Background: A study was undertaken to determine whether a short course of antibiotic treatment (⩽5 days) is as effective as the conventional longer treatment in acute exacerbations of chronic bronchitis and chronic obstructive pulmonary disease (COPD).
Methods: MEDLINE, EMBASE and the Cochrane central register of controlled trials were searched to July 2006. Studies considered eligible were double-blind randomised clinical trials including adult patients ⩾18 years of age with a clinical diagnosis of exacerbation of COPD or chronic bronchitis, no antimicrobial therapy at the time of diagnosis and random assignment to antibiotic treatment for ⩽5 days versus >5 days. The primary outcome measure was clinical cure at early follow-up on an intention-to-treat basis.
Results: 21 studies with a total of 10 698 patients were included. The average quality of the studies was high: the mean (SD) Jadad score was 3.9 (0.9). At early follow-up (<25 days), the summary odds ratio (OR) for clinical cure with short treatment versus conventional treatment was 0.99 (95% CI 0.90 to 1.08). At late follow-up the summary OR was 1.0 (95% CI 0.91 to 1.10) and the summary OR for bacteriological cure was 1.05 (95% CI 0.87 to 1.26). Similar summary ORs were observed for early cure in trials with the same antibiotic in both arms and in studies grouped by the antibiotic class used in the short-course arm.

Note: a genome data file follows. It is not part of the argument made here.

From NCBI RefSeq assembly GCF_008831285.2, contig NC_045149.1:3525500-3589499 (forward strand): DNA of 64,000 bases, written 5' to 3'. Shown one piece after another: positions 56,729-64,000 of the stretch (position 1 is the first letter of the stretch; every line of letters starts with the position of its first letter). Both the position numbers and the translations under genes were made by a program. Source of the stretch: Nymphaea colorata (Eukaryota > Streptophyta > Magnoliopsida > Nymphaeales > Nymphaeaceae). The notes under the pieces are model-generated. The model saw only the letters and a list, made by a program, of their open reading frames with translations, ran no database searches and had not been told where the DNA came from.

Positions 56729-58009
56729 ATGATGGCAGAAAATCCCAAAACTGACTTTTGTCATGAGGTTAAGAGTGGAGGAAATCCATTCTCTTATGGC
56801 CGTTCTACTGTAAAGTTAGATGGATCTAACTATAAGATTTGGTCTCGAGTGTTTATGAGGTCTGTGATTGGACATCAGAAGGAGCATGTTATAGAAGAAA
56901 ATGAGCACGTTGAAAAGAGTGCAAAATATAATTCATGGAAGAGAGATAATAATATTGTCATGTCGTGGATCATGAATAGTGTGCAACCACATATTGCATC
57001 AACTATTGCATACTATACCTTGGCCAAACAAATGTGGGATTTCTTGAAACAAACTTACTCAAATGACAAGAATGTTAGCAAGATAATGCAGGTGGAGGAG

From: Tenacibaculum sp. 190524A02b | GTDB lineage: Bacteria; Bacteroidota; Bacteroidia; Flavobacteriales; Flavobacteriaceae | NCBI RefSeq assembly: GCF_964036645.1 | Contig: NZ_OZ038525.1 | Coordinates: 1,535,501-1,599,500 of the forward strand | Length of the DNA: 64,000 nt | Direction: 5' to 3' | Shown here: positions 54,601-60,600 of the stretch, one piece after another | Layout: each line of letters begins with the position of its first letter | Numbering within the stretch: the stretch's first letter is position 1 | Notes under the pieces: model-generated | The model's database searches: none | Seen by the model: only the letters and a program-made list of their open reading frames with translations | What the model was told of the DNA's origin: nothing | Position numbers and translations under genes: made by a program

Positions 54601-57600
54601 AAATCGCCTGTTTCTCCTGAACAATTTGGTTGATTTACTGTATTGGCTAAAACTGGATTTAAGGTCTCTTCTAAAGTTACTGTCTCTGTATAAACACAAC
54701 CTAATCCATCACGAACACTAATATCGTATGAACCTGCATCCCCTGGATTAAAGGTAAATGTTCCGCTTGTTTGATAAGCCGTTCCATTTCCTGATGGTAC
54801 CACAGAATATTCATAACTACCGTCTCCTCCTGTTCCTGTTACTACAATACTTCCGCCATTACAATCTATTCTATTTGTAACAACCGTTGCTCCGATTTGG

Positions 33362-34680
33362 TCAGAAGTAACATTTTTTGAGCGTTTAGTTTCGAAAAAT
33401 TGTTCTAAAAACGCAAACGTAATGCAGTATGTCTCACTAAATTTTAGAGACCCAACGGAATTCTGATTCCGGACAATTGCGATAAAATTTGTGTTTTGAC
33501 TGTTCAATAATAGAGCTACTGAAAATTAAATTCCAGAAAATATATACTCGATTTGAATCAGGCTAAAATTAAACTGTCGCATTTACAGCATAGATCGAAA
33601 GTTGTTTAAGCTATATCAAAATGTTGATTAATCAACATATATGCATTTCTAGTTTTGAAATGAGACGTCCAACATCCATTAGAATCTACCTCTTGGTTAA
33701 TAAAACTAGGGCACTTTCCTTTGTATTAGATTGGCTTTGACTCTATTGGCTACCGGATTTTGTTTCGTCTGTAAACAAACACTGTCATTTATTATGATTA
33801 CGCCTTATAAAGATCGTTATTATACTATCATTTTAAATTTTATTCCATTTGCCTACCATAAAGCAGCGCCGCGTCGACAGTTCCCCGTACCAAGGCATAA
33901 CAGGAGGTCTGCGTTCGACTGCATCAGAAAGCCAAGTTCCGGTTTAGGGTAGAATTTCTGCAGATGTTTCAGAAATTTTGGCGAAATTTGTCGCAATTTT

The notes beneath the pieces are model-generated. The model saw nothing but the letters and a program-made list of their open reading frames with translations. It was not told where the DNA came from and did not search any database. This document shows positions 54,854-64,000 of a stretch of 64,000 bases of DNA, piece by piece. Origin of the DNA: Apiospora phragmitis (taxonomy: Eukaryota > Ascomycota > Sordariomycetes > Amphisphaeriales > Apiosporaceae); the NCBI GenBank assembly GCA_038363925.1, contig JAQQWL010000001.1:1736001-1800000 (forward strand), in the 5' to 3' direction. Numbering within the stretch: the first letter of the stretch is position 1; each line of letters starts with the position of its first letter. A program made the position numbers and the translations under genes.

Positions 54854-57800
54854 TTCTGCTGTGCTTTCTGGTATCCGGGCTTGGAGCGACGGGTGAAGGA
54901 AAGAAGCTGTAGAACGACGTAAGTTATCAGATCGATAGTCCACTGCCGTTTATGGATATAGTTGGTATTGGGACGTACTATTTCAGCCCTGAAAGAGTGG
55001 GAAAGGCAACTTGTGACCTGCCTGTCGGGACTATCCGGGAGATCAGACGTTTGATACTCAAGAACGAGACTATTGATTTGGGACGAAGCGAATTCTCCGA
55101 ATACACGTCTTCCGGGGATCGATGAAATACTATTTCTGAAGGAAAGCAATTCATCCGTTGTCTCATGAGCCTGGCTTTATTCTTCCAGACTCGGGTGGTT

Conclusions: A short course of antibiotic treatment is as effective as the traditional longer treatment in patients with mild to moderate exacerbations of chronic bronchitis and COPD.
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The sponsors of the study had no role in study design, data collection, data analysis, data interpretation or writing of the report. The corresponding author had full access to all the data in the study and had final responsibility for the decision to submit for publication.
Competing interests: Healthcare Insurance Board, Amstelveen, The Netherlands (grant OG99-038).
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